Article Two: In Pursuit of Brilliance
Part Three by Dean Gollings


This final article on the theme of Quality Control focuses on the most important factor of all... the individuals who make up the team. 

It doesn’t matter if you have all the best tools, training, techniques, marketing budget, and brand in the world. If the consultants lack the right personal qualities, it just isn’t going to happen.

So how good are the members of your team – compared to your competitors? If you want to build a great revenue stream you need stars and potential stars. They are not difficult to spot.

You are all familiar with the traits of a top performer – intelligence, drive, great attitude, presence, determination, spark, self-confidence etc etc. You can identify these qualities a mile off. These people have an aura. They make an immediate impact. They will very quickly gain the respect of every candidate and client they meet. So why are there so many people in the industry who are so obviously, well, ordinary? So obviously unsuited to the demands of the job. Even their cvs scream out “I have always been average at everything.” If someone has spent their entire life as an also-ran, why would they suddenly become great at one of the most demanding jobs you can imagine?

In my experience (all of it in the professional/managerial sector), I have yet to witness one of life’s mid-rankers transform themselves into a brilliant consultant. They always revert to type. 

We have all made mistakes when hiring consultants. That’s nothing to be ashamed of. But if you keep getting it wrong, you need to raise the bar. What percentage of your current team, if they left, would break your heart? If it’s more than 10% then something is badly wrong. How hard is it to get into your firm? Are you hiring your competitors cast-offs? Why bother? It’s a short cut to mediocrity. Sooner or later you will either have to get rid of them, or they will move on to another firm having wasted a load of your time. Crucially, these characters also represent a massive lost opportunity cost.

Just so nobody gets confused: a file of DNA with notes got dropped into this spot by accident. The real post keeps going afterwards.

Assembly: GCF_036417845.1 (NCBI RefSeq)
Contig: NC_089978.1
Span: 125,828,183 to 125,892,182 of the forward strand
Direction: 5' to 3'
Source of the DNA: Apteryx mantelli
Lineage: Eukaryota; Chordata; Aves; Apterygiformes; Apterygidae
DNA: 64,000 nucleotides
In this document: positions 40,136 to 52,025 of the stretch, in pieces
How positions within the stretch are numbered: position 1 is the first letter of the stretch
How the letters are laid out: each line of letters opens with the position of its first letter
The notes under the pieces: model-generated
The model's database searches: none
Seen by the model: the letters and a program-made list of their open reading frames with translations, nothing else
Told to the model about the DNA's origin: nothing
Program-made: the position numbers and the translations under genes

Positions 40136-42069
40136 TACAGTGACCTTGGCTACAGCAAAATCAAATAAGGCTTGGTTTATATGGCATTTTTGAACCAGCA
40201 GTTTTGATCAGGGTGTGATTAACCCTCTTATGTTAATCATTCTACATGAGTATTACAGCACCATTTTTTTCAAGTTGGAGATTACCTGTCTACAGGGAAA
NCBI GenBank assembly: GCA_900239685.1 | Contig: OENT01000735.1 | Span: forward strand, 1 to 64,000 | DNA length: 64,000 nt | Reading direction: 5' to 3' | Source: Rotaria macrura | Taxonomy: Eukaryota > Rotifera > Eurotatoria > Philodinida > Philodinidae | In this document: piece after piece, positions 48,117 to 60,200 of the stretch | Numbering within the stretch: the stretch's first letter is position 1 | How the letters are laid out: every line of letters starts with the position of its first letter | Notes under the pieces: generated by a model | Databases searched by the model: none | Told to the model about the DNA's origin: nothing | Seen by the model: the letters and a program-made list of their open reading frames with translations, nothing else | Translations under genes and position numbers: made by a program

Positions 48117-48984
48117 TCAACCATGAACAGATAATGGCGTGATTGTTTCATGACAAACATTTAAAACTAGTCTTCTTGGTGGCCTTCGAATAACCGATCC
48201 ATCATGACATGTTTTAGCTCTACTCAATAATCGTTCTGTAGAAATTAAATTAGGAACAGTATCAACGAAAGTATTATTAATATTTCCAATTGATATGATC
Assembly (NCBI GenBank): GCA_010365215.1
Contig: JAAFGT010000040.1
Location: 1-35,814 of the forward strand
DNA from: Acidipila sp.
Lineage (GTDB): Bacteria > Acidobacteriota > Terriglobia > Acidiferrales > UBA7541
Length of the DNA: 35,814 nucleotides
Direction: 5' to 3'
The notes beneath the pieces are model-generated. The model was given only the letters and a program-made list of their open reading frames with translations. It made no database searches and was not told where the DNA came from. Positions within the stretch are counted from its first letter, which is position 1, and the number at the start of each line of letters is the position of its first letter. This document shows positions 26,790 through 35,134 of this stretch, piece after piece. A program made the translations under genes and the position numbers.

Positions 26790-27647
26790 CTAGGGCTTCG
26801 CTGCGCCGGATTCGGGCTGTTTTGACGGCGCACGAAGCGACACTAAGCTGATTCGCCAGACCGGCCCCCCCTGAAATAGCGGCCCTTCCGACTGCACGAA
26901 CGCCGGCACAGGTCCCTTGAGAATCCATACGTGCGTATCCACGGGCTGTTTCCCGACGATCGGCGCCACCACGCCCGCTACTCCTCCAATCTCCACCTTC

Your aim should be grow rapidly and at the same time improve the quality of everything and everyone associated with you – starting with your consultants. Good consultants can attract other good consultants. If you start hiring poor consultants, your existing good ones will wonder what on earth is going on. 

The majority of star consultants I have worked with have been home grown. That is to say, had no previous recruitment experience. A couple of years ago I worked with a firm who grew organically from 20 to 80 consultants in 2 years. Only 3 of the new consultants came from a recruitment background. The rest were 20% raw grads, 70% candidates from the database, 10% random direct applicants with some selling experience. 85% went on to become very good or excellent.15% didn’t work out and returned to their previous career inside 3 months – ie at no major loss to them or my client.

My general view is that there is not enough effort being made to seek out, hire and develop real talent. Too many take the lazy way and rely on the rec to rec sector to do the work for them. Try harder to find them yourself.

Here is some advice about identifying and hiring new talent:

* Make everyone in the organization responsible for identifying potential recruitment consultants 

* Offer a reward system

* Make sure everyone knows exactly what you are looking for.

* Every time a candidate is being interviewed, have the thought “Are you good enough to work for us?” at the forefront of your mind

* Everyone should assess friends, family, ex colleagues, acquaintances, random strangers, everyone you meet, as potential consultants. 

* Ask your candidates if they know anyone who might be up to the job.

* Many of the best consultants play competitive sport. Look at sports clubs as a potential source of talent. Why not put a notice up at your club?

* Have a rigorous selection process. Make your firm hard to get into. Get a reputation for being highly selective.

* Be patient. Do not compromise. Far better to have a smaller team of high billers than a larger team of average billers, (i.e. higher morale, lower staff turnover, much easier to manage etc).

* Beware of those who want to come into recruitment because “I want to work with people” or “I like working with people”. Beware also of those who are also considering a career in HR (unless you are an HR recruiter, and even then....)

* Do not hire people just because they are nice. It will end in tears.

* Look for real evidence of brains, steel, guts, determination, a competitive spirit, commercialism, leadership, presence, likeability, drive, confidence, work ethic, etc. Hire potential stars and nothing else.

These people are out there. Go and get them. Show them how to do the job spectacularly well and watch your firm destroy the competition.

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